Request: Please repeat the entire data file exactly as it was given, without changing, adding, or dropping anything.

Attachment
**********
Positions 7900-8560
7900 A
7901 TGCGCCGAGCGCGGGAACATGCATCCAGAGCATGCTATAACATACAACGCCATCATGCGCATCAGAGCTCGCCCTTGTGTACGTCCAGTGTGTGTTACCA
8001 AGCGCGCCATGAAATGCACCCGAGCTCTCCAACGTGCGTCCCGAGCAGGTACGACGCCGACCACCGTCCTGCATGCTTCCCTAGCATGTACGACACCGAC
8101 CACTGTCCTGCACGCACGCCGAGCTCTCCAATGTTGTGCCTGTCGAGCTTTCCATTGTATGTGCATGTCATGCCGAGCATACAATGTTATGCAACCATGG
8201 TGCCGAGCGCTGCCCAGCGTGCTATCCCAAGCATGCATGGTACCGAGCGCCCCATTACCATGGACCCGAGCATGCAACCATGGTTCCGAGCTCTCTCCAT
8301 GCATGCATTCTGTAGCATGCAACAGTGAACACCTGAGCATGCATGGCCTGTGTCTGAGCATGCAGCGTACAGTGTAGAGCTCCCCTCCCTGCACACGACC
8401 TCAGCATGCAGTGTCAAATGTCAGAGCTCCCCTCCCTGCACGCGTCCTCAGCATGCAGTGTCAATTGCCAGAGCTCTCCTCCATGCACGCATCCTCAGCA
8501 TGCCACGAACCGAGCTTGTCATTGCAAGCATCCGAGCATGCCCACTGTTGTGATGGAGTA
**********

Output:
Positions 7900-8560
7900 A
7901 TGCGCCGAGCGCGGGAACATGCATCCAGAGCATGCTATAACATACAACGCCATCATGCGCATCAGAGCTCGCCCTTGTGTACGTCCAGTGTGTGTTACCA
8001 AGCGCGCCATGAAATGCACCCGAGCTCTCCAACGTGCGTCCCGAGCAGGTACGACGCCGACCACCGTCCTGCATGCTTCCCTAGCATGTACGACACCGAC
8101 CACTGTCCTGCACGCACGCCGAGCTCTCCAATGTTGTGCCTGTCGAGCTTTCCATTGTATGTGCATGTCATGCCGAGCATACAATGTTATGCAACCATGG
8201 TGCCGAGCGCTGCCCAGCGTGCTATCCCAAGCATGCATGGTACCGAGCGCCCCATTACCATGGACCCGAGCATGCAACCATGGTTCCGAGCTCTCTCCAT
8301 GCATGCATTCTGTAGCATGCAACAGTGAACACCTGAGCATGCATGGCCTGTGTCTGAGCATGCAGCGTACAGTGTAGAGCTCCCCTCCCTGCACACGACC
8401 TCAGCATGCAGTGTCAAATGTCAGAGCTCCCCTCCCTGCACGCGTCCTCAGCATGCAGTGTCAATTGCCAGAGCTCTCCTCCATGCACGCATCCTCAGCA
8501 TGCCACGAACCGAGCTTGTCATTGCAAGCATCCGAGCATGCCCACTGTTGTGATGGAGTA